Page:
M&A Hits Prerecession Levels
M&A activity in the tradeshow and conference sector nearly doubled in 2012, compared with the previous year. In general, activity across all major media industry sectors skyrocketed to prerecession levels, according to a year-end report from investment banking firm The Jordan, Edmiston Group (JEGI).
Overall, deals for the 10 media and marketing sectors measured in the report totaled $74.7 billion in 2012, up 44 percent from last year and a five-year high. In raw volume, there were a record 1,351 sales—including a flurry in the fourth quarter as sellers raced to beat anticipated tax code changes in 2013.
There were 50 deals involving exhibitions and conferences in 2012 with a cumulative value of $874 million, an improvement over 2011 when there 32 deals worth $451 million.
“Live person-to-person marketing remains the most effective form and the form that is innovating, but not easily disrupted by digital,” says Tolman Geffs, a co-president of JEGI. “Certainly, exhibition and conference operators are leveraging digital in some interesting ways, but it doesn’t replace face-to-face quite the way that, for example, the internet blew away the classifieds business.”
The most significant transactions involving events were Advanstar Communications’ acquisition of ENK International’s fashion portfolio from Forstmann Little; ITE Group’s acquisition of Asian Business Exhibitions and Conferences’ 19 events in a range of verticals for $22.5 million; and GLM’s acquisition of Vertical Web Media’s events, including Internet Retailer Conference & Exhibition.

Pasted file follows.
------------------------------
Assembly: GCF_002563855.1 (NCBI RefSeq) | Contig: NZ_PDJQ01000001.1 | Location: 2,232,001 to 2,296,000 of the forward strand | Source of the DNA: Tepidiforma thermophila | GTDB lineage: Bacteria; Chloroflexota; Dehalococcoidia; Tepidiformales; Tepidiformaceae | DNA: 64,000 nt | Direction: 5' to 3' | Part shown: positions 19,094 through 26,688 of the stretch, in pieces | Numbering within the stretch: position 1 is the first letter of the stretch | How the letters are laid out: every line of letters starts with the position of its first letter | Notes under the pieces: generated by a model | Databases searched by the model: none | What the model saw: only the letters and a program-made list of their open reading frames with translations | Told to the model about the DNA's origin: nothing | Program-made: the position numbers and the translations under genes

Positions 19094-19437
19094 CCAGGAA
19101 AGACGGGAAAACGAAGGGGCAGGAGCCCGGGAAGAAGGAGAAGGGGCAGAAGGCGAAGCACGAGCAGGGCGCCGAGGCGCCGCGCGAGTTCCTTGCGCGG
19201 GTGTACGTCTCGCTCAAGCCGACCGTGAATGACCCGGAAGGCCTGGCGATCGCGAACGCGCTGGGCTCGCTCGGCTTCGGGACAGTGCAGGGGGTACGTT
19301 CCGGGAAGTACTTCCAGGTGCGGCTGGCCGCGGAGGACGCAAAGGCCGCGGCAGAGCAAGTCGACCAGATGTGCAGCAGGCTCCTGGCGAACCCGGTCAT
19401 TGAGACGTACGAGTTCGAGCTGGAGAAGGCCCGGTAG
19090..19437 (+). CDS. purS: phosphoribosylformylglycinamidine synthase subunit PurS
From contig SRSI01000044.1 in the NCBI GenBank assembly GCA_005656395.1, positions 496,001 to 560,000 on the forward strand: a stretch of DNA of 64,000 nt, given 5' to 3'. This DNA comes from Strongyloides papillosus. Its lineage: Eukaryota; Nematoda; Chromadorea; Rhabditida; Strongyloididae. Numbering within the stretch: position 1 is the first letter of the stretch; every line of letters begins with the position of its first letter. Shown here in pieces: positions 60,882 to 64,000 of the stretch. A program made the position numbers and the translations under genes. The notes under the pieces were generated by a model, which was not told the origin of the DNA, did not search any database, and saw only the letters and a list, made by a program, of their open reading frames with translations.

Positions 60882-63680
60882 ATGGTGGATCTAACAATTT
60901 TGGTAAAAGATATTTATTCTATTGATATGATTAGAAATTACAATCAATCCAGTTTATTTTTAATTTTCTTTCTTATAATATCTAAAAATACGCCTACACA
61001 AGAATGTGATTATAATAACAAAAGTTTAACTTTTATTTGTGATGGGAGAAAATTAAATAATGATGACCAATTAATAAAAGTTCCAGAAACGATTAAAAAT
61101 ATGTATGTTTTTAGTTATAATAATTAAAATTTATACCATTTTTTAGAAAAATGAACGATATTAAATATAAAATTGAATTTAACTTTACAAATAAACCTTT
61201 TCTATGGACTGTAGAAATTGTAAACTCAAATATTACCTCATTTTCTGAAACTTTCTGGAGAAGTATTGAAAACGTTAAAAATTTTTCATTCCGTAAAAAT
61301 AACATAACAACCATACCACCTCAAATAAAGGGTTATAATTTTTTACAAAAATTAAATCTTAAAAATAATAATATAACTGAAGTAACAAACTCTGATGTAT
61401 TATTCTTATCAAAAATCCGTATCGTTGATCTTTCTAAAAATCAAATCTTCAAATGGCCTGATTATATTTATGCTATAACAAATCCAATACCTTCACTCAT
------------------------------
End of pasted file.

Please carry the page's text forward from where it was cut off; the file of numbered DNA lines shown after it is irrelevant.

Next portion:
Nevertheless, none of the deals were major blockbusters. In fact, none of the events-related deals made it to JEGI’s list of 30 largest transactions. That list was topped by Alibaba’s acquisition of Yahoo’s interest in the online media business for $7.1 billion.
“The state of the media and marketing world is very healthy,” says Tolman Geffs, a co-president of JEGI. “You’ve got continued waves of innovation as emerging companies drive new forms of effectiveness and efficiency. On the other hand, you have both corporate and private-equity acquirers who are ready, able and very willing to tap into those new sources of growth.”
Broken down by category, b-to-b media was the largest percentage mover in the group. The sector shot up 143 percent in volume and an incredible 731 percent in dollar value, but at just $411 million (less than 1 percent of total M&A activity for the year), the small sample size accounts for much of that variation, according to Geffs.
Conversely, consumer magazines represented one of the slowest growth areas measured. Volume growth (up 34 percent) trailed the market average (50 percent) and, with purchase dollars plunging 91 percent, consumer magazines were the only group to suffer a decline in value. Sales totaled just $277 million in aggregate, down from $3.2 billion in 2011.
“That was due to the absence of a few really large deals,” Geffs says. “A couple large deals that were in 2011 didn’t happen in 2012. This sector has been quiet except for the occasional large transaction.”
Mobile media and technology broke through after stagnating last year, jumping more than 70 percent in both volume and value. The 124 deals accounted for almost $3.5 billion in 2012 and, according to Geffs, those numbers will increase next year.
“Mobile media is finally coming of age,” he says. “It’s now a part of the mix for any major marketer.”